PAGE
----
- Excess coverage (over and above volunteer's personal coverage) can be purchased from private insurance companies that have designed policies for this market. Like the Washington L&I coverage, most companies require all volunteers to be covered, not just those that are volunteering in one program, like transportation. Coverage is typically limited to $25,000.
The drivers for the Sponsoring Organization will influence the opinion and image that people in the community have of the Sponsoring Organization. The way each volunteer driver performs his or her duties will contribute, either favorably or unfavorably, to the Sponsor's image. The reality of providing public transportation service is that the public expects proficient driving, they take good performance for granted, and are quick to complain about poor performance. Well-defined and communicated policies can assist with public perception.
Many funding agencies require Sponsoring Organizations to have specific written policies in place. These policies apply to volunteers as well as paid employees. The following policies are recommended:
- Americans With Disabilities Act (ADA). Operation of a volunteer transportation program may trigger responsibilities for compliance of Title III of the ADA. Those responsibilities depend on the legal status of the sponsor and/or the types and modes of other transportation services that are operated. Persons with certain disabilities cannot be transported in private cars. However, those persons may need to be referred to appropriate alternate service providers. If the POV service is on a donation basis, any costs related to the alternative services may need to be absorbed by the Sponsoring Organization.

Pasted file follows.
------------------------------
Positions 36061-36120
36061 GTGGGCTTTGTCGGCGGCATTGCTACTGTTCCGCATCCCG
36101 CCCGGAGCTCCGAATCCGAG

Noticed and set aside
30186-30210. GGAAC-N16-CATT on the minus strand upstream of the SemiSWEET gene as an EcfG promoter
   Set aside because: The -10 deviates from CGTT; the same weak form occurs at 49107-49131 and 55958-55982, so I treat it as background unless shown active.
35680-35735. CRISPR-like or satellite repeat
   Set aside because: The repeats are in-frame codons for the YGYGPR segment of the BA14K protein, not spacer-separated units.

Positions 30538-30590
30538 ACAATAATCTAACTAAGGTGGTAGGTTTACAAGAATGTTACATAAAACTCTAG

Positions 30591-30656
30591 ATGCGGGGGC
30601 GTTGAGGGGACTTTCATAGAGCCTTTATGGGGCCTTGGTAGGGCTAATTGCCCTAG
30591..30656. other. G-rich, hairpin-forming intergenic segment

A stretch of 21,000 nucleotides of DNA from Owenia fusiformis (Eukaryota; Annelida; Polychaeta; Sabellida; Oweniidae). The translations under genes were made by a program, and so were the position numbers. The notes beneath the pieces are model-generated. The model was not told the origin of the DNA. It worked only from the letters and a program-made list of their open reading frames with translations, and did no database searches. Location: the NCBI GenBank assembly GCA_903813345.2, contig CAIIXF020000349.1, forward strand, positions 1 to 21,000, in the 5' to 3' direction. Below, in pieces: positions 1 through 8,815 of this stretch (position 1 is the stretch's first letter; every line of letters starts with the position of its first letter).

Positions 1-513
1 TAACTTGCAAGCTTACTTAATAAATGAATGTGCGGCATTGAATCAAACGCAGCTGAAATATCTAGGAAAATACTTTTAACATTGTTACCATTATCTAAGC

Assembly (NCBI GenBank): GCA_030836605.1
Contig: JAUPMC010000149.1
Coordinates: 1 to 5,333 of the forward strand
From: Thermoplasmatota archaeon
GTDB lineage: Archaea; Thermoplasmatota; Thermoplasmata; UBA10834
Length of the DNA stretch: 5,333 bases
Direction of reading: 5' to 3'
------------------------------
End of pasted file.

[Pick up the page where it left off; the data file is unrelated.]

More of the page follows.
- Code of Conduct
- Drug Free Workplace
- Reporting Suspected Abuse, Neglect, Abandonment, and Exploitation.
- Drug Testing. Drivers, including volunteers, of vehicles that have been manufactured to transport 16 or more passengers, including the driver, must have a valid commercial drivers license (CDL) with a passenger endorsement. Note that drivers holding a CDL, must be included in a drug alcohol testing program that complies with U.S. Department of Transportation regulations. [Link 3 - Commercial Drivers License: www.dol.wa.gov/ds/cdl.htm; Link 3 - Part 40 - Procedures For Transportation Workplace Drug And Alcohol Testing Programs: www.dot.gov/ost/dapc/